Secret Tales from Wales
Illustrated by Brett Breckon
Gomer Press 2017
Enough for one,
Too much for two,
Nothing for three.
What is it?
— epigraph to Secret Tales from Wales
I always smile to myself when I see journalistic headlines like The Top Ten Secret Beaches or The Secrets Only Locals Know, because once those details are screamed out at you and tens of thousands other readers, whether in hard copy or online, by definition it’s no longer a secret. They become the Top Ten Best Known Beaches or Famous Local Facts All the World Knows.
So the title of this book doesn’t refer to tales never ever revealed before but to stories about secrets. And the tales are from Wales because the writer is Welsh, not because they are unique to Welsh tradition.
Daniel Morden is a professional storyteller, and his expertise shows in these nine pieces. What he has done here is to take various motifs or tropes from traditional tales and spin them in something fresh and new, like Rumpelstiltskin turning straw into gold. A few touches give some offerings a Welsh flavour — Abergavenny makes a passing appearance, as do the Welsh Marches, and a couple of characters (Robin Ddu and Tanwyn) have names from the principality — but otherwise these are narratives with universal appeal.
So here are Morden’s recastings of The Sorcerer’s Apprentice and Cinderella, The Smith and the Devil (tale type ATU 330) and Lazy Jack, a trope from the Mabinogion and another from the Arabian Nights, but all are given tweaks so that we feel we are hearing them for the first time. As an example the Cinderella story is entitled ‘The Cinder Girl and her Cruel Sister’ but already we can see the jettisoning of the notion of two Ugly Sisters; to that Morden adds the Patient Griselda motif which shines a light into unexpected aspects of the familiar Cinderella narrative.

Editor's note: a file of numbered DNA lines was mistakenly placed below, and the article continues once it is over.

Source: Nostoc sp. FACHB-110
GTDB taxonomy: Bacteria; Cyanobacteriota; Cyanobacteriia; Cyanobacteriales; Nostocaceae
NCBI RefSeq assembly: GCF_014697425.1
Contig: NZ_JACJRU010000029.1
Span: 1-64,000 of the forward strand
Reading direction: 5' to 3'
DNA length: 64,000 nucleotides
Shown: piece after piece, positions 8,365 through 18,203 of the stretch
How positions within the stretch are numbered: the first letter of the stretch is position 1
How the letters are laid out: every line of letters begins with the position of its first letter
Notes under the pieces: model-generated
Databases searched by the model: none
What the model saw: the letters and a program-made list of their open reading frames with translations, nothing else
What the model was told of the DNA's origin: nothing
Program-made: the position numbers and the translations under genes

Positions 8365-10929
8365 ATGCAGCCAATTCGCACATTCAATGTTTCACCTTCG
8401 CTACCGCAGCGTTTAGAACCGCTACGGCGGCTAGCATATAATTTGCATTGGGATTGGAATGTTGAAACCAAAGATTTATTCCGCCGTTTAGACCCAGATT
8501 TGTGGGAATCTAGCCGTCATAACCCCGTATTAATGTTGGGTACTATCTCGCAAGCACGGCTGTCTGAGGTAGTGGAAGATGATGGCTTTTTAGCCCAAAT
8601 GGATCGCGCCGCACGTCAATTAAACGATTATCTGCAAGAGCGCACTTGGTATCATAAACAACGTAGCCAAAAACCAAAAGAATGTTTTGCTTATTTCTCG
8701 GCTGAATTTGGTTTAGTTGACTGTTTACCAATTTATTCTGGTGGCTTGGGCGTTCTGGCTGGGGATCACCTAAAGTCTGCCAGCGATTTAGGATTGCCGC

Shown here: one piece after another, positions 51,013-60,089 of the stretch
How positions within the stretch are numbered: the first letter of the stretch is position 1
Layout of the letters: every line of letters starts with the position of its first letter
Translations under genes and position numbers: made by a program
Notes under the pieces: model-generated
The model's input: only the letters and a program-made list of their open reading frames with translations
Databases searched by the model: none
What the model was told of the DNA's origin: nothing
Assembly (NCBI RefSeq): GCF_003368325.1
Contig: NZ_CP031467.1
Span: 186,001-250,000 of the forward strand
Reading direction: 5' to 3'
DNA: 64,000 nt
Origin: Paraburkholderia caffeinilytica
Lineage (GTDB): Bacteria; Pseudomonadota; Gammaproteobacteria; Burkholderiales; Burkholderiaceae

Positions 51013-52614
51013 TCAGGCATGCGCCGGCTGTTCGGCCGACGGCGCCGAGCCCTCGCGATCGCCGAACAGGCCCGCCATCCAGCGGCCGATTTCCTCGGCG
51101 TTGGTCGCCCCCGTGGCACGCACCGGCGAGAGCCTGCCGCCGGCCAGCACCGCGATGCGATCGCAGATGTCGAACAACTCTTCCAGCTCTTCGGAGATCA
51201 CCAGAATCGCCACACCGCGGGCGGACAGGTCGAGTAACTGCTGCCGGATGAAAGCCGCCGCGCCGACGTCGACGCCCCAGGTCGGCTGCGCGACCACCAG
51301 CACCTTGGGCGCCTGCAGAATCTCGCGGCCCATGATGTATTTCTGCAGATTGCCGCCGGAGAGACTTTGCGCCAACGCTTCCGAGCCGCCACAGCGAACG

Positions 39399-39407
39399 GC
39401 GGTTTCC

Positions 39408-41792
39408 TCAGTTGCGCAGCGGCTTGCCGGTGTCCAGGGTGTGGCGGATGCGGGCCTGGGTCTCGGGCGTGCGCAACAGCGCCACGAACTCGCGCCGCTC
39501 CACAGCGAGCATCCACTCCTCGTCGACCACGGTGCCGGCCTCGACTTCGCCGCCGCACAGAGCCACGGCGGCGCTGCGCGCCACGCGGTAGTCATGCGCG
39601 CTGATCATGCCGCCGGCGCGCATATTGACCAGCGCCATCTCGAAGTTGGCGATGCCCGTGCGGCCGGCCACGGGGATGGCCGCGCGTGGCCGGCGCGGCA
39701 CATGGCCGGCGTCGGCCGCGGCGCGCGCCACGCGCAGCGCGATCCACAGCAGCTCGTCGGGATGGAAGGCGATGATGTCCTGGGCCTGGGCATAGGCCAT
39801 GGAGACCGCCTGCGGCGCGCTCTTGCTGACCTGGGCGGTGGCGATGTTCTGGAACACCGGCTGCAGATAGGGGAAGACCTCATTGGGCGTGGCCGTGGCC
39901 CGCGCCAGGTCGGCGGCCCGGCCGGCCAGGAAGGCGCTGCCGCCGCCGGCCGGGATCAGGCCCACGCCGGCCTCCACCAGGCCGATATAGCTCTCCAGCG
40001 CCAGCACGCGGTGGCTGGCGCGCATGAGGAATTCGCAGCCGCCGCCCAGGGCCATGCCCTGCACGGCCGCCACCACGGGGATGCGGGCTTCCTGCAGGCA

The pieces are all about secrets: in a book, in a ring, in a riddle; and also about masquerading as someone else and getting away with it, about being forced to keep a deadly secret, and tricking a fool for his own good. But there is also humour, and redemption, and downright fibs; and throughout the sureness of touch which is the mark of a master craftsman and a guarantee of good tales well told. These are definitely pieces with an oral dimension, and the reader can easily imagine these being told live by an accomplished storyteller such as Morden.
Eight full-page black and white illustrations by Brett Breckon adorn this booklet along with miniature chapter headings, adding even more class to a slim publication which, despite its mere eighty pages, is well worth treasuring if you can obtain a copy for yourself.
My first review for Dewithon, the Wales Readathon, timed for today, St David’s Day